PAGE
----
Just to get going we’ll look at some signals from a prototype sensor on my bench. This device drives an LED with approx. 25us pulses and looks at the output of a PD which measures the amplitude of the light after it has passed through the medium being measured. The issues with this device are about keeping the power used, cost and noise low. The usual rule of pragmatism applies: having any two is easy, all three is difficult.
In this picture the green trace is the current in the LED and the orange trace is the recovered and amplified PD signal.
In all the experiments in this blog the scope is connected to the mains via an isolating transformer and has no main connection to earth. This is a requirement for making measurements on the sensor because its debug interface is connected to the PC earth. I’ll investigate later how this may or may not affect noise in other measurements.
The grey area is the position in time of the measurement Gate, which I’ve set to correspond with how the ADC in the sensor samples the signals.
I’ve set up measurements of the mean of the signals in the gate time with statistics. You can see, almost at a glance that the signal to noise ratio LED current is about 60dB and of the PD signal it’s about 40dB. (Using a calculator, 56.6dB and 38.4dB). I haven’t been able to measure this as easily (or at all) on other scopes.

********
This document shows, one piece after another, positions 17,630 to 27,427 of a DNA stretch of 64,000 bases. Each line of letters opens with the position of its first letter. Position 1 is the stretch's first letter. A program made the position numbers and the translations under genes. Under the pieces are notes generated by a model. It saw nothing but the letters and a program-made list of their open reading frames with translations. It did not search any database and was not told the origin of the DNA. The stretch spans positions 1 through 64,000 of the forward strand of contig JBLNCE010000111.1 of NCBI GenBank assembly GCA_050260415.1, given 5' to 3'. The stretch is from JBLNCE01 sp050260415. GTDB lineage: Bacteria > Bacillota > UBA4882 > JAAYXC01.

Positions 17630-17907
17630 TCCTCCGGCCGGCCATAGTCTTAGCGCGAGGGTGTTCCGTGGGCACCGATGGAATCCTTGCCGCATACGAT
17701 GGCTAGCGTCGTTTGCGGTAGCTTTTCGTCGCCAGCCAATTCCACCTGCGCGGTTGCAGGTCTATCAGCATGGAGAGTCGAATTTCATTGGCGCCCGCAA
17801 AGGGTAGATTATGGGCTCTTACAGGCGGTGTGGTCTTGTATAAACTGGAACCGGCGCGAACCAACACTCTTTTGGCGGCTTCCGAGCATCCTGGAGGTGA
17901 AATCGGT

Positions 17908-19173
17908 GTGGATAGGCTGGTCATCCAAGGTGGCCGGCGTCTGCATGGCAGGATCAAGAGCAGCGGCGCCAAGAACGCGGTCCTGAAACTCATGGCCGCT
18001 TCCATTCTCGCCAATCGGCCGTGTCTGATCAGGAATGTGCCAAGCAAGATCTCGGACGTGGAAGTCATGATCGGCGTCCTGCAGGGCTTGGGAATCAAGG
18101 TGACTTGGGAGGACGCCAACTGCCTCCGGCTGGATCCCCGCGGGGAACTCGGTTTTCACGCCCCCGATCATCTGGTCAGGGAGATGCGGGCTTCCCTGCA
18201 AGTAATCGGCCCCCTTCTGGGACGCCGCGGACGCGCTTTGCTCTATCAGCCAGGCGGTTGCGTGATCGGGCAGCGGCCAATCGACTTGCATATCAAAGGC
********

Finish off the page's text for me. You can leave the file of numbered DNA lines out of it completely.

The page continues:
You can adjust the gate numerically using this box.
When one of the times is clicked you can adjust it with the Multiuse knob. Click again and the number entry window pops up. Or you can drag the gate time about with the mouse.
There is some nasty ringing on the LED drive current (I told you this was a prototype !) – so we’ll zoom in to have a look. First we select the zoom area with the mouse.
And then let it zoom, with the option of altering it by mouse or menu box:
In the screenshots so far there is a screen-wasting gap in the top toolbar. It can be filled up with useful tools:
You can write on the screen for documentation:
The MXO4 series has hardware assist for its spectrum analyser section and I’ve seen a few reports of its goodness. So, I thought I’d have a quick play with it.
Here it is looking at a 1kHz sinewave from a Rigol 1032Z. It’s a pretty good performance from both instruments !
One of the features of the MXO4 series is its 18 bit maximum resolution and low noise. I wanted to see if these features would work together. I used an HP654 Test Oscillator (approx. 1969 vintage) because it has a range from 10Hz to 10MHz and a 99dB range attenuator. The two are directly connected at 50 ohm impedance.
That bloke with the camera is in the picture again !
The screenshot tells the story – 2MHz signal, 18 bit sampling with 2MHz low pass filter. You can see how the filter operates before the spectrum analysis – on this scope the filtering is part of the acquisition down sampling (I think).
Don’t expect 4.5million waveforms per second when doing this !
Here’s a tiny 500Hz signal, with a zoom window and measurements turned on.
The 500Hz sine wave amplitude is only 37uV, its almost lost in noise (not sure if that’s the sig gen or the scope).
As I expected from R&S' reputation and documentation, as well as chat on the Internet, it’s pretty good.
It’s nicely made and it certainly does all the basic things you would expect.
The spectrum analysis and small signal handling seem, at first poke, to be a lot better than other scopes I own (or have owned).
I’ve certainly never managed to get a 37uV RMS sine wave showing up nicely on a scope before.
The Web control interface works very nicely.
I shall get into these areas (and others) in more depth in subsequent blogs.